Taking Advantage of Your Opponents…Comparatively Speaking

Dobber Sports




Whew.  With the NHL now on its Olympic break, you can afford to take a fantasy hockey breather over the next couple of weeks.  No one should be denied the Olympic opportunity of sitting on the couch getting fat while watching athletic perfection play out on your big-screen, but don’t forget about your fantasy squad altogether.


With 20 games to go in the season the end is near, and this is the perfect time to plot some final maneuvers, desperate or otherwise, before the March 4th trade deadline.


Comparative Advantage


Economics can be a dry subject, but it might help you win your pool.


Consider the concept of  "opportunity cost".  Simply put, this is the cost of choosing one thing over another.  For instance, the opportunity cost of using your cab fare for another pint at the pub might be walking home in the snow.  You can thank John Stuart Mill for this little gem of economic wisdom.


Beyond allowing for a thin rationalization of buying more beer, the idea of opportunity cost really comes into its own when you realize that very often the same thing will cost different amounts in different situations.


An artificial, but simple example: you have a set amount of money and you must purchase either two hockey sticks or one helmet.  The opportunity cost of buying the helmet is the two sticks, and vice versa.


The economic magic happens when you find someone to trade with who has access to different prices for the same sticks and helmets.  Consider that, for exactly the same amount of money that you spent, someone else has the choice of either buying one stick, or two helmets.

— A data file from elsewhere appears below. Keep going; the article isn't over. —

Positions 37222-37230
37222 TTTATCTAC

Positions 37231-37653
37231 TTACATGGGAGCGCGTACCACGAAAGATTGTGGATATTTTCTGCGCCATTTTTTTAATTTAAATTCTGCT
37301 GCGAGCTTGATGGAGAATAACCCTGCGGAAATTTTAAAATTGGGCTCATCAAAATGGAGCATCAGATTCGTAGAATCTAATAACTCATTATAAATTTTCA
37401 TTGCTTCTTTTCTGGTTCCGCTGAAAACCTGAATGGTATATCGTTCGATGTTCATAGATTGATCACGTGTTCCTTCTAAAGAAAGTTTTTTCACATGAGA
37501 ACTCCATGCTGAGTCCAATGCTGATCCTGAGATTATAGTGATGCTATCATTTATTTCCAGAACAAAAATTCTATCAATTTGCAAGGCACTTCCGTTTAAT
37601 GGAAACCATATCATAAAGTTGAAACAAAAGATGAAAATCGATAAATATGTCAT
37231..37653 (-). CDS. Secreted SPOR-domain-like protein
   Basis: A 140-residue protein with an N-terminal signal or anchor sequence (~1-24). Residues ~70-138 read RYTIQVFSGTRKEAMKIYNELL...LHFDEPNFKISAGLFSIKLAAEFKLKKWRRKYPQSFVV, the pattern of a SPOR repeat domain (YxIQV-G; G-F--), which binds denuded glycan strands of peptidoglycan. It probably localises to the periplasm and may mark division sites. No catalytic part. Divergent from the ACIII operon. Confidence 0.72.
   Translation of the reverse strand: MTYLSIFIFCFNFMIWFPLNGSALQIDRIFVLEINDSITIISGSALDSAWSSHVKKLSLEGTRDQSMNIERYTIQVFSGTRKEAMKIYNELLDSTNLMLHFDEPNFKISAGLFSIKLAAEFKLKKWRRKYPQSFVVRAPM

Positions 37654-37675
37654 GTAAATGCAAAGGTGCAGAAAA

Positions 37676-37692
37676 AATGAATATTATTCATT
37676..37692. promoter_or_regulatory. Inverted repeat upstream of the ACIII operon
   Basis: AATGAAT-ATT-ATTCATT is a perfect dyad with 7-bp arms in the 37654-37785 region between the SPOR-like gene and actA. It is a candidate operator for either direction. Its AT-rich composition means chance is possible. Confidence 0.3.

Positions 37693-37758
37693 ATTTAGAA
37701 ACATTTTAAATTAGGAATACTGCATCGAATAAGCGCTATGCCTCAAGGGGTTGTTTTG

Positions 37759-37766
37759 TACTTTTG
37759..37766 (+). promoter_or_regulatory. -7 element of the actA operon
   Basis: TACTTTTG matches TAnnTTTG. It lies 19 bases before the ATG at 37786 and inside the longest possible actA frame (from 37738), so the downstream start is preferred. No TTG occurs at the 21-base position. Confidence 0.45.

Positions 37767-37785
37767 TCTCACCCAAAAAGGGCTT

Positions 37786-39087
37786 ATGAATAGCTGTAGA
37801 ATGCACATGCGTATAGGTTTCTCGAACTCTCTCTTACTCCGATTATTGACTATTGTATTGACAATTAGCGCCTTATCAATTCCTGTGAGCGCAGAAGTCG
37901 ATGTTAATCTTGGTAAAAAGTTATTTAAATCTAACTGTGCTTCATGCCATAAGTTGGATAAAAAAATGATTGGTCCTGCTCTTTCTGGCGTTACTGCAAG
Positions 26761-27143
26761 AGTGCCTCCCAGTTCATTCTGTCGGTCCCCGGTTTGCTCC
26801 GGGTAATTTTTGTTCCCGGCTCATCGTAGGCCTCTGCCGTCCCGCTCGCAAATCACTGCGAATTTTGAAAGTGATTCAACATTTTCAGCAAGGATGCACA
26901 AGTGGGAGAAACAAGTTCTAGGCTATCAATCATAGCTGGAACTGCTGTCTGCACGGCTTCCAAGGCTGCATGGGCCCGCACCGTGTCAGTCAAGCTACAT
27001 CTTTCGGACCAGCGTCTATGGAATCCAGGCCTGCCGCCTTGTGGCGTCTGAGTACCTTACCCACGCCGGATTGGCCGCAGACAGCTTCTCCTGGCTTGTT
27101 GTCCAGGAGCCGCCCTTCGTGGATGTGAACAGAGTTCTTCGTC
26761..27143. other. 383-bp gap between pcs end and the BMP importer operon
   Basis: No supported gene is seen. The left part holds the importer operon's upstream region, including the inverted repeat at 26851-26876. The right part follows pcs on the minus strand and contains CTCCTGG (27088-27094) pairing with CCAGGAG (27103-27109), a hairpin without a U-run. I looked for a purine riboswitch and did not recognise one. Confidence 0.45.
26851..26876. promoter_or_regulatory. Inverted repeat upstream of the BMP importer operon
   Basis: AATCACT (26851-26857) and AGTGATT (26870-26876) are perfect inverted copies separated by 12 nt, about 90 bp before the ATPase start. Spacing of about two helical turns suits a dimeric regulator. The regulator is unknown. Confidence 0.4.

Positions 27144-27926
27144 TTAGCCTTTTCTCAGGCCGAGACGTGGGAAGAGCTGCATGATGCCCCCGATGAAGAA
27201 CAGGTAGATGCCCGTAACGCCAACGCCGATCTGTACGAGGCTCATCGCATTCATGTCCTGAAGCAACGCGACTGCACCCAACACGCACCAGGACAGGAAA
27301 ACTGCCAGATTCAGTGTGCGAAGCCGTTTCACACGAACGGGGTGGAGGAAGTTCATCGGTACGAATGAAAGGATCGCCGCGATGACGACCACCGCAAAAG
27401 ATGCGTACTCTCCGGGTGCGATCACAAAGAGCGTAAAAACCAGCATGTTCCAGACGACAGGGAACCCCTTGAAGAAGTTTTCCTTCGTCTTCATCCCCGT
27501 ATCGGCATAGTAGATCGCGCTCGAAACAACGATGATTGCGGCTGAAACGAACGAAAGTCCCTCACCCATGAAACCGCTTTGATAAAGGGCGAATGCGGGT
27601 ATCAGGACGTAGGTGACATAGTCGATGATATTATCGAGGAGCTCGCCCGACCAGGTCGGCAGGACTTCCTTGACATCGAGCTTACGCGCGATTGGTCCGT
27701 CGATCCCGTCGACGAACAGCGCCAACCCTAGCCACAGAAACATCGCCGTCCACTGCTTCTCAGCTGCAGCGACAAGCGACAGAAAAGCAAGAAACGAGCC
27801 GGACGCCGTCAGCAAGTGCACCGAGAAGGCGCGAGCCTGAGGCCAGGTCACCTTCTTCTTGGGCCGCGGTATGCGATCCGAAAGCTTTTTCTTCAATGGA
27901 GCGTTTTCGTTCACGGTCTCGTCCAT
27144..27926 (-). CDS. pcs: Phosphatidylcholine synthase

That person's opportunity cost for helmets is low, while your opportunity cost for sticks is low.  You each have a different economic comparative advantage, and even the dimmest money-minded folks out there should see that the two of you should get together on a deal.


Comparative Advantage and Your League's Trade Deadline


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Most fantasy leagues impose a limit of games played per position over a season.  The fine folks at Yahoo even provide a handy widget that tells you whether you are ahead or behind that established limit.


Some people are fanatical about not over-playing their positions so as to avert a late season fadeout, but sometimes bench players get hot, and when an embarrassment of riches befalls you in a certain position, it is easy to get ahead of yourself.  Conversely, maybe you've been unlucky in a position due to injuries or other reasons, and now the opposite is true.


Lurking within these games-